I guess that if the virtuous bloggers that are making a big showing of cutting back take the money they save and donate it to food banks, I'd maybe feel like they've got their hearts in the right place. But to just say "I'm not going to buy video games and new DVDs this year" doesn't impress me in the slightest. To me, it sounds like an attention getting mechanism and a way to feel smug about their newest trendy escapade. To which I can only respond, "Ugh."

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Blogger Poppy Buxom said...

If you want to see smug, join the Compact and read the mailing list. I joined last year and made it until June or July, when my refrigerator started falling through my kitchen floor. That called for a new kitchen floor, and for some reason, I didn't feel like checking Craigslist to see if anyone had one they didn't need anymore.

Of course, I didn't join the Compact to feel smug about being faux pauvre. I joined because I was drowning in stuff. I'm still drowning in stuff, but less crap. For me, the Compact was about consumerism--how Americans seem to think the answer to a problem is to buy more stuff.

I don't donate any more money to charity than I used to, but I do donate everything I'm getting rid of to non-profit thrift stores, Church rummage sales that benefit homeless shelters, and AmVets. So some good is coming from it.

8/1/08 10:04 AM  
Blogger Dave2 said...

So if you're poor, nobody can tell you what to buy or how to spend your money... but it's perfectly acceptable to make judgements about how OTHER people spend their money?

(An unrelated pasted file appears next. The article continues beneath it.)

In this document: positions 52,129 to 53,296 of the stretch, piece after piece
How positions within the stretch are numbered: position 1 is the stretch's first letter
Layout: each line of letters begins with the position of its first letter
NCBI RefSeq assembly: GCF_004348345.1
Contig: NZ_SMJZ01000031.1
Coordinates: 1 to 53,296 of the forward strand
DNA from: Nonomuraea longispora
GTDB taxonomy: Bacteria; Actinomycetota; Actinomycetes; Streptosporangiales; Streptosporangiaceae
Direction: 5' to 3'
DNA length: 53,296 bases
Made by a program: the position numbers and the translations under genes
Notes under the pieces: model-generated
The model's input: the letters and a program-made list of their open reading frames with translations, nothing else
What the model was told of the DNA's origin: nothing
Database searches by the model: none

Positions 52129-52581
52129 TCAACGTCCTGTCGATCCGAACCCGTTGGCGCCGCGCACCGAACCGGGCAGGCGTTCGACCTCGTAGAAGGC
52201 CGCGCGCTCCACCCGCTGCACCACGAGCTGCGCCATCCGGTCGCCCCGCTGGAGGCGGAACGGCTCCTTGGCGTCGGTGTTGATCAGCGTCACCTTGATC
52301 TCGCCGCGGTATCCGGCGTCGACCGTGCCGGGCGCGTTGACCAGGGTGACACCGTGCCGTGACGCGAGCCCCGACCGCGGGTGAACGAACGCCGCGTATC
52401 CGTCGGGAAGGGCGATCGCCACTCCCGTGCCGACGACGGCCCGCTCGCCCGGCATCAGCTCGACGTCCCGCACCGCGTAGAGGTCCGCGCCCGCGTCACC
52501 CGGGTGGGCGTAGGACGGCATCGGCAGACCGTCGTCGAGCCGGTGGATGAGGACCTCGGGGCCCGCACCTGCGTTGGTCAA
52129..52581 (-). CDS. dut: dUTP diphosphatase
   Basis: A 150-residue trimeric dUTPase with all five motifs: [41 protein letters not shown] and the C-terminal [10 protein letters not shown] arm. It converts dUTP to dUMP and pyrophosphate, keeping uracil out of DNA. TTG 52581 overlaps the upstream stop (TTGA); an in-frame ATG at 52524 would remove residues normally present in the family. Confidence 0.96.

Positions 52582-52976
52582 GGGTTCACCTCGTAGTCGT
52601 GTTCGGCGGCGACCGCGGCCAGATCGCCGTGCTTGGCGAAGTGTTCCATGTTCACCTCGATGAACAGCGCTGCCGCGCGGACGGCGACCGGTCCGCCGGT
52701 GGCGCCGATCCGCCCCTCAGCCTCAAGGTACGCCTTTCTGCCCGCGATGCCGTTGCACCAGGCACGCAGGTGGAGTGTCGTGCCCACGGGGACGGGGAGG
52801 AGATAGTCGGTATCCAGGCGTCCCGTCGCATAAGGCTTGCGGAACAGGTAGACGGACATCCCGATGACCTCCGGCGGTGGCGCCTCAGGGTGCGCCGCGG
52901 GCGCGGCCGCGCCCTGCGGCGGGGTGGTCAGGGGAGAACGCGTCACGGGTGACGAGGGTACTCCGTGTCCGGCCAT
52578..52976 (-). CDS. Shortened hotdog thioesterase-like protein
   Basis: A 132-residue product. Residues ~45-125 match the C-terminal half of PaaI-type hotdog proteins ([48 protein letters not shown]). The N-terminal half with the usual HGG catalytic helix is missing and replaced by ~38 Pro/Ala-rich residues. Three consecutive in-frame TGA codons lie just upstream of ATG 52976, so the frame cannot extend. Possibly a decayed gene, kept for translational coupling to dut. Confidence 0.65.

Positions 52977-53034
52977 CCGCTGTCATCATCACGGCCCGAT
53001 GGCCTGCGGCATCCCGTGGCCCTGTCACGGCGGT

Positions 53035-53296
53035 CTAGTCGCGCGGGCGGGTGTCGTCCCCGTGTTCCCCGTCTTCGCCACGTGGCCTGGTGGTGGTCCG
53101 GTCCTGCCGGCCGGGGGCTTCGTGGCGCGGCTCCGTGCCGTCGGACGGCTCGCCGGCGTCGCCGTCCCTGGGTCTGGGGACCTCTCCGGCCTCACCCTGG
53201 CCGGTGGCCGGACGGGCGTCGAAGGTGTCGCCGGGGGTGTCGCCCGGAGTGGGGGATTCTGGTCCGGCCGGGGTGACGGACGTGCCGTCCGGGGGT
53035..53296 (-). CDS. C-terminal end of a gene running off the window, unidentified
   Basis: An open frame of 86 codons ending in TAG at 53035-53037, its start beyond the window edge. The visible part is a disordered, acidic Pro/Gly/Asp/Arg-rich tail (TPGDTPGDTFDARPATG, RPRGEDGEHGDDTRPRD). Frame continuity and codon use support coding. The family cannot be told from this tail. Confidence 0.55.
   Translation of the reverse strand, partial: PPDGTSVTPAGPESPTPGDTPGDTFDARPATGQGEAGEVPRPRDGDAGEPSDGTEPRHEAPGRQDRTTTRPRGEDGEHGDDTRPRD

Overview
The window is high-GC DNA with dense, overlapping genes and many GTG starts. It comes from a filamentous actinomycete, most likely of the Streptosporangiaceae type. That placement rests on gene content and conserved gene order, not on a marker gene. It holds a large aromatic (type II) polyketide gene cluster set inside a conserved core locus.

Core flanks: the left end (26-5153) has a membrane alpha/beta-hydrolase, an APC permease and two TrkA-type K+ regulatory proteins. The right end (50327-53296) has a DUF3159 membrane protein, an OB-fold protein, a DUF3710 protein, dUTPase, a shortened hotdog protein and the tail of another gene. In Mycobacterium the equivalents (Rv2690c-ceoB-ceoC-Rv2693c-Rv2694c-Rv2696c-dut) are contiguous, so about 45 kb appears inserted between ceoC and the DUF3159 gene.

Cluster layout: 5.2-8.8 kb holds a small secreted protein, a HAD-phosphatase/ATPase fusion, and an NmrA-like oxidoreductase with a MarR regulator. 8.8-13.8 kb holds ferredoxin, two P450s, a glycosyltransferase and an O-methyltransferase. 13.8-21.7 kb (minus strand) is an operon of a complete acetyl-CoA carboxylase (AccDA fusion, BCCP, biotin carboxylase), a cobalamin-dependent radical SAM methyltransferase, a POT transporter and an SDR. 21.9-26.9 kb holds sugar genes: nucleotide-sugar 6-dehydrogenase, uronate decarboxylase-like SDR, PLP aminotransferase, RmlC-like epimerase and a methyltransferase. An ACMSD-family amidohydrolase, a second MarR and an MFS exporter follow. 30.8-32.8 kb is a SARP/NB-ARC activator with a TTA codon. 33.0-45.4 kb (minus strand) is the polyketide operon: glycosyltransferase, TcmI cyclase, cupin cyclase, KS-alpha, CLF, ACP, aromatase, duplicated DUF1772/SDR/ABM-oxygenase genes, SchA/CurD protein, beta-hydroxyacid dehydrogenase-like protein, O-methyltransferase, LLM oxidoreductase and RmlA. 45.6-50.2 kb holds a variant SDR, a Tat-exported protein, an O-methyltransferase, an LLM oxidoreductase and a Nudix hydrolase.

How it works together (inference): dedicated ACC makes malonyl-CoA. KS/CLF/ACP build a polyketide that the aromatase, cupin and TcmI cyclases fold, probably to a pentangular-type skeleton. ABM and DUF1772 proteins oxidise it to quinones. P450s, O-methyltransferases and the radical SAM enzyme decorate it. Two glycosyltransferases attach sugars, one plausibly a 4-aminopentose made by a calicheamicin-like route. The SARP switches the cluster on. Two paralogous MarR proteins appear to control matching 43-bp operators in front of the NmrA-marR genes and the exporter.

You said it best yourself...

"I have huge issues with people who think they can run my life, or other people's lives, better than I can. What you read on any blog is only what the blogger wants you to know. I do not share everything in my life, and I certainly don't share what my day-to-day finances are. While I have no shame about being strapped, I don't think that it's some stranger's business to tell me how to spend what money I do have."

The key phrase here is: "What you read on any blog is only what the blogger wants you to know."

Maybe these people are cutting back not because it's trendy, but because somebody in the family got sick or lost their job. Maybe the skyrocketing expense of everything from milk to gasoline has forced them to make a lifestyle change. Maybe they've finally realized that they're living outside their means and need to cut-back to get out of crushing debt... who can tell? "Being green" is just what they are telling you... the real reason could be far different. This "trend" could just be a way that people are dealing with our crappy economy and rising unemployment.

Most people work very hard for their money, and I don't think it's fair that they should be made to feel guilty for painting their walls or decorating their house for the holidays. Having a blog, by its very nature, is "attention-getting" whether you are writing about cutting back on spending, or how much it sucks to be poor. What's smug is judging people for how they live their lives... even if the actually are being trendy... because you will never know the reason why people do what they do.

8/1/08 10:36 AM  
Anonymous Heather said...

I don't know if they have these stores in the East, but here in the SF Bay we have Grocery Outlet and Big Lots. I have found the discounted CF bulbs for $1/pack of 4.